Why the modern left loves shutting down debate

Critical thinking is out, censorship by subterfuge is in.

Andrew Doyle

Andrew Doyle

Topics Politics

It’s been a year since white nationalist Richard Spencer was famously punched by a masked activist during a televised interview with the Australian Broadcasting Corporation. Some leftists on Twitter have been gleefully reposting the video all week. Given Spencer’s grotesquely racialised politics, it’s entirely understandable that so many would indulge in this kind of Schadenfreude. The man is eminently punchable. But it’s worth remembering that by resorting to violence, this activist provided Spencer with all the free publicity he could ever crave. Were it not for this incident he would still be relatively unknown.

It’s a sobering reminder that bad ideas are only defeated through language and debate. Political violence is an oxymoron. The hostile modus operandi of groups such as Antifa has alienated those who might otherwise be sympathetic, as well as enabling white supremacists to portray themselves as martyrs. If these activists are serious about changing society for the better, surrendering the moral highground from the outset isn’t the best way to start.

Perhaps this escalating legitimisation of violence is an inevitable consequence of a movement that has forgotten about the transformative potential of language. Ever since antiquity, the most advanced civilisations have understood the importance of rhetoric in public life. Great thinkers such as Aristotle and Cicero knew that even good ideas are worthless if argued badly. Classical education was underpinned by the trivium of grammar, logic and rhetoric, a tradition that has ultimately produced some of the most memorable political speeches of recent history, from the Gettysburg Address to Martin Luther King’s ‘I have a dream’. If Theresa May had been well versed in the art of oratory, she might have come up with something better than ‘strong and stable’.

Shakespeare likewise appreciated that an inability to persuade is the harbinger of failure. It is Coriolanus’s arrogant belief that he need not win the approval of the plebeians that guarantees his eventual downfall. By contrast, Mark Antony manages to turn a crowd against Julius Caesar’s assassins in fewer than a hundred lines. In the case of Lady Macbeth, we see how finely wrought rhetoric can be exploited to nefarious ends. She is able to drive her husband to commit regicide through some elegantly phrased slurs against his masculinity. She’s basically telling him he hasn’t got the balls to go through with it, but it’s the rhetorical flourishes that really make it work.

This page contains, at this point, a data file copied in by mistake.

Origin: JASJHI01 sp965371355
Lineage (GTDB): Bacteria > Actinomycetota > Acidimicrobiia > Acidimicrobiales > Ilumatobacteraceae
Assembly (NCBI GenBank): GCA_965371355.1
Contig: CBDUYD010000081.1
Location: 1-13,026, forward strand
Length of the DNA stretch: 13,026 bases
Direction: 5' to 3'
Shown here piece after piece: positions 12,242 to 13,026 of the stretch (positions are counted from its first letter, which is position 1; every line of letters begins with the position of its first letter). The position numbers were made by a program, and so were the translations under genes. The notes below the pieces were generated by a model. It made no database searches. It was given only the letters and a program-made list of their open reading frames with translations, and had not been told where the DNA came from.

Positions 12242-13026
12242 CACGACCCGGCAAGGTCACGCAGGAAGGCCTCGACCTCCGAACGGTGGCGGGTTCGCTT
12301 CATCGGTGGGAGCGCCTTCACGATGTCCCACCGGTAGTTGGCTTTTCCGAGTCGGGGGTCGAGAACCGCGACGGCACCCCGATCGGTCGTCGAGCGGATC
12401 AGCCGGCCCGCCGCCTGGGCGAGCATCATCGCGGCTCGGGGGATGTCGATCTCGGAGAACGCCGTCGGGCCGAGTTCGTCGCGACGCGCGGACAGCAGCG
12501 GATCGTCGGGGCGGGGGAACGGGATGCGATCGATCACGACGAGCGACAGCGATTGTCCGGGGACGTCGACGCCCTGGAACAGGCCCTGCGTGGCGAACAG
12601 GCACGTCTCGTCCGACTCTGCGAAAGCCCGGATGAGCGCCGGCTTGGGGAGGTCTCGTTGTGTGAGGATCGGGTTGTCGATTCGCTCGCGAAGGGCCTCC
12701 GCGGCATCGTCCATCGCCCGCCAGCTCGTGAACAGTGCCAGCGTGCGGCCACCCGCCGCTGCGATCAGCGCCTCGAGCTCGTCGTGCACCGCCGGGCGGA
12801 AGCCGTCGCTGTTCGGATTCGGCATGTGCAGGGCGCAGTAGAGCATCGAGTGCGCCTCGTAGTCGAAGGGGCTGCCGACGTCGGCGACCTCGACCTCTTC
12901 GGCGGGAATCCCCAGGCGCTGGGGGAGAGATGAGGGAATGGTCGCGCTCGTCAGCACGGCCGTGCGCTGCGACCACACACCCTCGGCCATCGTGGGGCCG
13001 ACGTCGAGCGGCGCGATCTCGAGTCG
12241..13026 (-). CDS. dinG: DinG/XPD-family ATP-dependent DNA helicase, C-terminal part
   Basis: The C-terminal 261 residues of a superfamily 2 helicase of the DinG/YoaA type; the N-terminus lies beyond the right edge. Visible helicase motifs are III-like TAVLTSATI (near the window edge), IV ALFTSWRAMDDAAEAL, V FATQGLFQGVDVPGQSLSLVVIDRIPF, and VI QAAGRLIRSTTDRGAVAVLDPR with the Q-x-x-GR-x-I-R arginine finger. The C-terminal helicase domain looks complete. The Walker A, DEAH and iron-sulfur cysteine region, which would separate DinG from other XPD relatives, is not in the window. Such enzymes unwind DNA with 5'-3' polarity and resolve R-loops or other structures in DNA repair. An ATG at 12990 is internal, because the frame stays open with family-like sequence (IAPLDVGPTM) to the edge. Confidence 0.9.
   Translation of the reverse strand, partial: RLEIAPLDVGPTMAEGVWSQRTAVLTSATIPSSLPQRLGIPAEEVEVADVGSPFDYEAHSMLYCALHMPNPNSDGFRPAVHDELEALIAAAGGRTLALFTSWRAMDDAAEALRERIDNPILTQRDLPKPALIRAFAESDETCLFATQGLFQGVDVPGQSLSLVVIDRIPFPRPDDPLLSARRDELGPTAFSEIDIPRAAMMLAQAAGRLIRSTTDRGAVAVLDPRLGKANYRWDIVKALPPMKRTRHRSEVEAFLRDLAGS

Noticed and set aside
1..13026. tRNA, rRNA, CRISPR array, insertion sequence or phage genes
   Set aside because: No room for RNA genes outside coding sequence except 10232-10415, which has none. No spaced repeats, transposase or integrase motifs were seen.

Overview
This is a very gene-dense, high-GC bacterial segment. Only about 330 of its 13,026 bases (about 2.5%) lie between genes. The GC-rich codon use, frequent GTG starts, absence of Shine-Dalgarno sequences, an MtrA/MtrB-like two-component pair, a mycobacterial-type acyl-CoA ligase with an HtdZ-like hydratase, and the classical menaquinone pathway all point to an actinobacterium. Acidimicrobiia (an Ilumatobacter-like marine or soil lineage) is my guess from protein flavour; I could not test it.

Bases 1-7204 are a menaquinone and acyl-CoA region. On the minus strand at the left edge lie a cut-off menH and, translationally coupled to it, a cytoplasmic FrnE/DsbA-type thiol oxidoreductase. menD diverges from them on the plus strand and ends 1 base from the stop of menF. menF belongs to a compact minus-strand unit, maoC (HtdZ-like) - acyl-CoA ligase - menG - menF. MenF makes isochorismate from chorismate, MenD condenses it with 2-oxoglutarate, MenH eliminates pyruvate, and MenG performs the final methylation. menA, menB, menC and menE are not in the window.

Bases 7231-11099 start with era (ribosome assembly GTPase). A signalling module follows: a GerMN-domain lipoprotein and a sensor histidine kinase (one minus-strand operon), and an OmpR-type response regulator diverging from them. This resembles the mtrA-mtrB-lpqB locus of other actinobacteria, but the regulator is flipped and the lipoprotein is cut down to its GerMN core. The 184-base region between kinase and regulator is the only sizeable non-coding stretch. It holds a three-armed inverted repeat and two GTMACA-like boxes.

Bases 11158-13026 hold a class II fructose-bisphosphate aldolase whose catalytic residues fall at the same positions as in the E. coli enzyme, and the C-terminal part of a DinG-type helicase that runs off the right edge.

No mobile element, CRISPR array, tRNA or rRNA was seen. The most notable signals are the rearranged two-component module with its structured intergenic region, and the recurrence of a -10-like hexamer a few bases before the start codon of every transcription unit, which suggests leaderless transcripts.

When I was a schoolteacher, I ran an A-Level course on critical thinking. For the most part, students saw it as a fringe pursuit. It was merely something to add to the CV, along with the Duke of Edinburgh’s Award, playing the bassoon, or freestyle origami. But my experiences in education have convinced me that if critical thinking were to become a central feature of the national curriculum, the general standard of political debate in this country would be vastly improved.

For instance, it has become a standard tactic among so-called progressives – those we might best describe as liberal-left identitarians – to dismiss an opponent’s viewpoint if he happens to be heterosexual, white and male. This is based on the assumption that such qualities imply inherent privilege, which automatically debars the individual concerned from participating in certain debates. Economic background is rarely factored in to such appraisals, which is why – as one privately educated middle-class activist put it – ‘you can be homeless and still have white privilege’.

This approach represents one of the most basic of logical fallacies: the argumentum ad hominem. Anyone who has ever used the phrase ‘straight white male’ in an accusatory sense has thereby betrayed his or her own lack of argumentative competence. Students of critical thinking learn about such pitfalls on day one, so it’s curious that this fallacy has now become such a ubiquitous strategy among supposedly educated people.

Indeed, much of the typical language of the identitarian left is rooted in the idea that it is better to eschew debate altogether than to grapple with difficult ideas. We have seen this in the growing tendency to use the term ‘far right’ as a synonym for ‘conservative’. In truth, there are only a handful of far-right groups in the UK, each with a laughably meagre membership. For those leftists whose argument is based on the straw man of widespread fascism, the inclusion of individuals who read the Sun or the Daily Mail is a predictable gambit. And if you add anyone who has ever laughed at a Katie Hopkins tweet or shopped at Waitrose, the figures grow even more alarming.

This kind of slippery linguistic subterfuge has become mainstream, with numerous reputable media outlets now openly conflating clinical psychologist Jordan Peterson with the ‘alt-right’, in spite of the fact that his emphasis on individualism places him wholly at odds with the collectivist ideology of the likes of Richard Spencer. We have seen the profusion of empty concepts such as ‘mansplaining’ and ‘toxic masculinity’, and the identification of supposed ‘privilege’ is consistently deemed a legitimate reason to discount an alternative opinion. Those of us who still care about debate and the power of persuasive language have a duty to resist this trend, and to remind ourselves that throwing insults and punches is the hallmark of the losing side.

Andrew Doyle is a stand-up comedian and spiked columnist. He is the co-author of Jonathan Pie: Off the Record. Follow Andrew on Twitter: @andrewdoyle_com

Picture by: Getty

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Topics Politics


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